Pollution kills hundreds of fish in Tolka River in Dublin

Dublin City Council and fisheries body investigating source of contaminant

Dublin City Council and Inland Fisheries Ireland are investigating the source of pollution which has killed hundreds of fish in the River Tolka on Dublin’s northside. Video: Darragh Bambrick

 

Dublin City Council and Inland Fisheries Ireland are investigating the source of pollution, which has killed hundreds of fish in the River Tolka on Dublin’s northside.

The waterway has become choked with a white foam over a 2km stretch from the Finglas Road Bridge near Glasnevin Cemetery, to Griffith Park, a section which runs near the National Botanic Gardens.

The river has been repopulated with trout and salmon in recent years following a significant improvement in the cleanliness of the waters.

The fisheries body said the full extent of the kill has yet to be quantified, but hundreds of dead fish were visible in the shallow waters today.

Large brown trout up to 3lbs in size were among the fish killed.

“Inland Fisheries Ireland and Dublin City Council are continuing their emergency response and associated investigations in an effort to establish the source of any contaminating material that may have caused this major pollution event,” a spokesman said.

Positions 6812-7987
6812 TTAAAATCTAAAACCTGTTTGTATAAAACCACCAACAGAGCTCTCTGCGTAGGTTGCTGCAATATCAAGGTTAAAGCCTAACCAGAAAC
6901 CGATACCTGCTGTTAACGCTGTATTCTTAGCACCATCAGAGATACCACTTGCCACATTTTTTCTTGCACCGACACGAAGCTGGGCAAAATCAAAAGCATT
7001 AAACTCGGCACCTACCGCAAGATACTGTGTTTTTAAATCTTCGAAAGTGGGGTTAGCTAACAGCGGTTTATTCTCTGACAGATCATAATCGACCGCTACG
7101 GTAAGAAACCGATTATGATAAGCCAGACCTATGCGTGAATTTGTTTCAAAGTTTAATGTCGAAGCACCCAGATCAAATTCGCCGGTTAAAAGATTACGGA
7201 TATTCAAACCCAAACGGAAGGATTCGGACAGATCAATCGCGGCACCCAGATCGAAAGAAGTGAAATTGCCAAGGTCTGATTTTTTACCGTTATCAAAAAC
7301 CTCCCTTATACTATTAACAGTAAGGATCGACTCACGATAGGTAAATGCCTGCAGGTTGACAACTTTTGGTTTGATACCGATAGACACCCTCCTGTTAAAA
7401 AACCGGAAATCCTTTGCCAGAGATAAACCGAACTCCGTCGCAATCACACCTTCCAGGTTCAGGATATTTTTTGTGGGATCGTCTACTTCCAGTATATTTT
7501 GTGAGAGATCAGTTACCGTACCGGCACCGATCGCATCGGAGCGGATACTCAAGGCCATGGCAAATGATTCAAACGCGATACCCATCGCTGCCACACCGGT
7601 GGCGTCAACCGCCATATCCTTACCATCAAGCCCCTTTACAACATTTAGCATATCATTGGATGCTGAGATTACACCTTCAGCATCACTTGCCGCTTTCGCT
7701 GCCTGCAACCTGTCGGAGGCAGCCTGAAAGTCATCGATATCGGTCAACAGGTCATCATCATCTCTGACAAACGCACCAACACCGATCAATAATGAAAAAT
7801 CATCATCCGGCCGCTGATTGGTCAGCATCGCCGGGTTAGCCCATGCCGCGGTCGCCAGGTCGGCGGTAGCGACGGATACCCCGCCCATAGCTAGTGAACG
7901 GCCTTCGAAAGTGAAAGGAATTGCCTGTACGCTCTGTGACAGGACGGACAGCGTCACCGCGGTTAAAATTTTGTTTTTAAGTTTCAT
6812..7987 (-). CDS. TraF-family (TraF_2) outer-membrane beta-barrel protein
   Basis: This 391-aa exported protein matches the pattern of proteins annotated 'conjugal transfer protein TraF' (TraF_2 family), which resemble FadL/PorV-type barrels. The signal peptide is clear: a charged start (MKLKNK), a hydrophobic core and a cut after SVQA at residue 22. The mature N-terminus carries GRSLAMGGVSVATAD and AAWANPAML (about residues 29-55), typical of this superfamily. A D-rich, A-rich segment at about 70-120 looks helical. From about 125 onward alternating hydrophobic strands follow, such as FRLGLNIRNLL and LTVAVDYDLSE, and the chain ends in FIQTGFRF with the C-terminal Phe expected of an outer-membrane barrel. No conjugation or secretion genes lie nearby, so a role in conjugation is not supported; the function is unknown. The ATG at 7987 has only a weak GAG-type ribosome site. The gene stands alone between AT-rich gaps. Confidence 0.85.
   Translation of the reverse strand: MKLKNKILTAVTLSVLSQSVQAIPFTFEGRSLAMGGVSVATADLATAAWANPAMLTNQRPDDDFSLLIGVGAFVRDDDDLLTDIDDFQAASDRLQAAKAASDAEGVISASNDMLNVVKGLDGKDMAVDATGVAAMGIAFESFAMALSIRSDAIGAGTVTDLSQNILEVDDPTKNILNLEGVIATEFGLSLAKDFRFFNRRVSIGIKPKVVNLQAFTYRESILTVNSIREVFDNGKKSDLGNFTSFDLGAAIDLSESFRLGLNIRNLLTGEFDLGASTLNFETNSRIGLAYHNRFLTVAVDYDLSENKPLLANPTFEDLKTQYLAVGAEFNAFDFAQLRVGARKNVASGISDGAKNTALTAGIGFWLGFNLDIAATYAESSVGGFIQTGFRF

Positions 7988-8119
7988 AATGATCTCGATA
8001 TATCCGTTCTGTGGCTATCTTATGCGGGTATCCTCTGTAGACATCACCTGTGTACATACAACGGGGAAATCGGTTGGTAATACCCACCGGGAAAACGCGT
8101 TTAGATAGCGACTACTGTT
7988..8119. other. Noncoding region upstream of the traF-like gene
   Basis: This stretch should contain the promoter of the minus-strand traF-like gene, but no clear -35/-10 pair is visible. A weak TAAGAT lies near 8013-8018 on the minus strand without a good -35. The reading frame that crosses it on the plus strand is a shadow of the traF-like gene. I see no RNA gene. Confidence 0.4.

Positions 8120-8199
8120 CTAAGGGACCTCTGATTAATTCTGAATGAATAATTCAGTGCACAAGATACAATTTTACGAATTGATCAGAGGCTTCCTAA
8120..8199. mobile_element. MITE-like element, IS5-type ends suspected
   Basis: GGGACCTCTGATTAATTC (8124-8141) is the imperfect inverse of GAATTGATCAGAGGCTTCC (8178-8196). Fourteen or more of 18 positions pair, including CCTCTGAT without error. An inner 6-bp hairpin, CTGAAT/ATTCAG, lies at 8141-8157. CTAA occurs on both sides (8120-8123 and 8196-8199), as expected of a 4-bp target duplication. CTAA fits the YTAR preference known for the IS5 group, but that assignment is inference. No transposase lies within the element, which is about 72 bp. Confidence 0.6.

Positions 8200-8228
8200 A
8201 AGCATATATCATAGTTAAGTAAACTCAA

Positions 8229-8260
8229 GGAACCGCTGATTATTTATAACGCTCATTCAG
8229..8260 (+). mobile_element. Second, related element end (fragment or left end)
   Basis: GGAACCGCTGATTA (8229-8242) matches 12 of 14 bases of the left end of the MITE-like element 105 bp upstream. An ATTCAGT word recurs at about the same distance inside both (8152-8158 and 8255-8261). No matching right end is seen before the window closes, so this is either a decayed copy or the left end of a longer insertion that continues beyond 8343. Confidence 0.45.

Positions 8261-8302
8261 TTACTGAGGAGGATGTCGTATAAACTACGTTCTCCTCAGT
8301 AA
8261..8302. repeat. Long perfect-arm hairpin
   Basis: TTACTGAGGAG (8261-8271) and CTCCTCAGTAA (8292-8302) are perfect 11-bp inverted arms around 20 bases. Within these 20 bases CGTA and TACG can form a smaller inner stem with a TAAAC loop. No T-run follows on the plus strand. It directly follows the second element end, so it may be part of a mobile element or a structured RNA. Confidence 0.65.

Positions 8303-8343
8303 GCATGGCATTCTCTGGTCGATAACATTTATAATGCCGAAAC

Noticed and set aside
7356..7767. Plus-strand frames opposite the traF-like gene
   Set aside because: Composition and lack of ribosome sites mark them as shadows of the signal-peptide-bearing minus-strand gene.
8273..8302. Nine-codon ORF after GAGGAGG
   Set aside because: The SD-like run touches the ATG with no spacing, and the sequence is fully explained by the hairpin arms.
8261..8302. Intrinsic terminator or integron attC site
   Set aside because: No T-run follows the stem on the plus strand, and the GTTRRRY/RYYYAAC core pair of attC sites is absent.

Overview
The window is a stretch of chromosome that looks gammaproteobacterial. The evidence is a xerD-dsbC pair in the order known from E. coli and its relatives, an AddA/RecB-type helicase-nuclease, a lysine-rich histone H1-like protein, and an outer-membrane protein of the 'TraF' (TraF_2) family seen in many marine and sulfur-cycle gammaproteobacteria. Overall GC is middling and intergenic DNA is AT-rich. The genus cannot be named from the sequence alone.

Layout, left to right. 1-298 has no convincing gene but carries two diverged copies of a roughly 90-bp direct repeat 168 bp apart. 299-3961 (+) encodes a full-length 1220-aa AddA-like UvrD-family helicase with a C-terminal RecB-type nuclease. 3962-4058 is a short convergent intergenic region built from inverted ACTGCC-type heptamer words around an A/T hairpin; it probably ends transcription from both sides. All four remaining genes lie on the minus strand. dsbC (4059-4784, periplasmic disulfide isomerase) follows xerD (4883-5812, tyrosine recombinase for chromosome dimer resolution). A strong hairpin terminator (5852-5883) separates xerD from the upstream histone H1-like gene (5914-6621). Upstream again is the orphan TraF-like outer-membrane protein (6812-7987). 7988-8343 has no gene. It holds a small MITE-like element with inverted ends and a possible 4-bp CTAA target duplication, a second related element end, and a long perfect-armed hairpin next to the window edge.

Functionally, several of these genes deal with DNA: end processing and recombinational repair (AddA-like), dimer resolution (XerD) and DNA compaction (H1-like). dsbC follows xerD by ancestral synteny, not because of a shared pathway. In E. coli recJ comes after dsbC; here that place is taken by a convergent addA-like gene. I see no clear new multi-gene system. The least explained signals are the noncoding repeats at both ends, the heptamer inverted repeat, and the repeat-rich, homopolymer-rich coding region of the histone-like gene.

Green Party councillor Ciarán Cuffe called on the Environmental Protection Agency to prosecute those responsible.

“I’m also calling on the EPA to take whatever action can be done to limit the impact of this incident on the river body.

Earlier this year, we were celebrating the return of spawning salmon to the river after a one hundred year absence.

It would be shameful if this incident destroys the painstaking work that has been undertaken to clean up the river,” Mr Cuffe said.

“I am urging the EPA to work swiftly with Dublin City Council and the Gardaí to tackle this incident, prosecute those responsible, and ensure it does not happen again.”

A spokeswoman for the EPA said it would only become involved if the city council notified it that the pollution had come from a facility licensed by the agency.